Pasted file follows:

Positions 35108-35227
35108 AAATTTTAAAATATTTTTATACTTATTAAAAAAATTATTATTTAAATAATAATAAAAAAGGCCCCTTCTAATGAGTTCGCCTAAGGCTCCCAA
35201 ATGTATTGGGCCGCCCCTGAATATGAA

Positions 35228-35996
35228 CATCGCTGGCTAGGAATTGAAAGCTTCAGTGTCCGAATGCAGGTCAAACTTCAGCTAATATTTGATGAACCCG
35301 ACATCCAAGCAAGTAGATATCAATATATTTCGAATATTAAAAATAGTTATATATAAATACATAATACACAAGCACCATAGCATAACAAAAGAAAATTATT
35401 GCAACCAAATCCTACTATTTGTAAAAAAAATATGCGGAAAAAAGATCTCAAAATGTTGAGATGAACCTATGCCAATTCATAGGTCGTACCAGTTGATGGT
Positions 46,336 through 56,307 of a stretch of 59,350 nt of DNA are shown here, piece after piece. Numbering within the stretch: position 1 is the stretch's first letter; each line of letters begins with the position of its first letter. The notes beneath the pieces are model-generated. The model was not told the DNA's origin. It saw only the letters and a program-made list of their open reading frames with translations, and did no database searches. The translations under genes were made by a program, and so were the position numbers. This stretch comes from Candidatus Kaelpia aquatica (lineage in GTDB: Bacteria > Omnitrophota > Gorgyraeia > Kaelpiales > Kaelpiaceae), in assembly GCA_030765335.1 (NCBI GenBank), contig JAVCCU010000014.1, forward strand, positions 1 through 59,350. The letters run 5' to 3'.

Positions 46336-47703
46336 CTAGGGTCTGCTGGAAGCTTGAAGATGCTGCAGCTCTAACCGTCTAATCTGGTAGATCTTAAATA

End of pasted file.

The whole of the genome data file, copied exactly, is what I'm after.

Positions 35108-35227
35108 AAATTTTAAAATATTTTTATACTTATTAAAAAAATTATTATTTAAATAATAATAAAAAAGGCCCCTTCTAATGAGTTCGCCTAAGGCTCCCAA
35201 ATGTATTGGGCCGCCCCTGAATATGAA

Positions 35228-35996
35228 CATCGCTGGCTAGGAATTGAAAGCTTCAGTGTCCGAATGCAGGTCAAACTTCAGCTAATATTTGATGAACCCG
35301 ACATCCAAGCAAGTAGATATCAATATATTTCGAATATTAAAAATAGTTATATATAAATACATAATACACAAGCACCATAGCATAACAAAAGAAAATTATT
35401 GCAACCAAATCCTACTATTTGTAAAAAAAATATGCGGAAAAAAGATCTCAAAATGTTGAGATGAACCTATGCCAATTCATAGGTCGTACCAGTTGATGGT
Positions 46,336 through 56,307 of a stretch of 59,350 nt of DNA are shown here, piece after piece. Numbering within the stretch: position 1 is the stretch's first letter; each line of letters begins with the position of its first letter. The notes beneath the pieces are model-generated. The model was not told the DNA's origin. It saw only the letters and a program-made list of their open reading frames with translations, and did no database searches. The translations under genes were made by a program, and so were the position numbers. This stretch comes from Candidatus Kaelpia aquatica (lineage in GTDB: Bacteria > Omnitrophota > Gorgyraeia > Kaelpiales > Kaelpiaceae), in assembly GCA_030765335.1 (NCBI GenBank), contig JAVCCU010000014.1, forward strand, positions 1 through 59,350. The letters run 5' to 3'.

Positions 46336-47703
46336 CTAGGGTCTGCTGGAAGCTTGAAGATGCTGCAGCTCTAACCGTCTAATCTGGTAGATCTTAAATA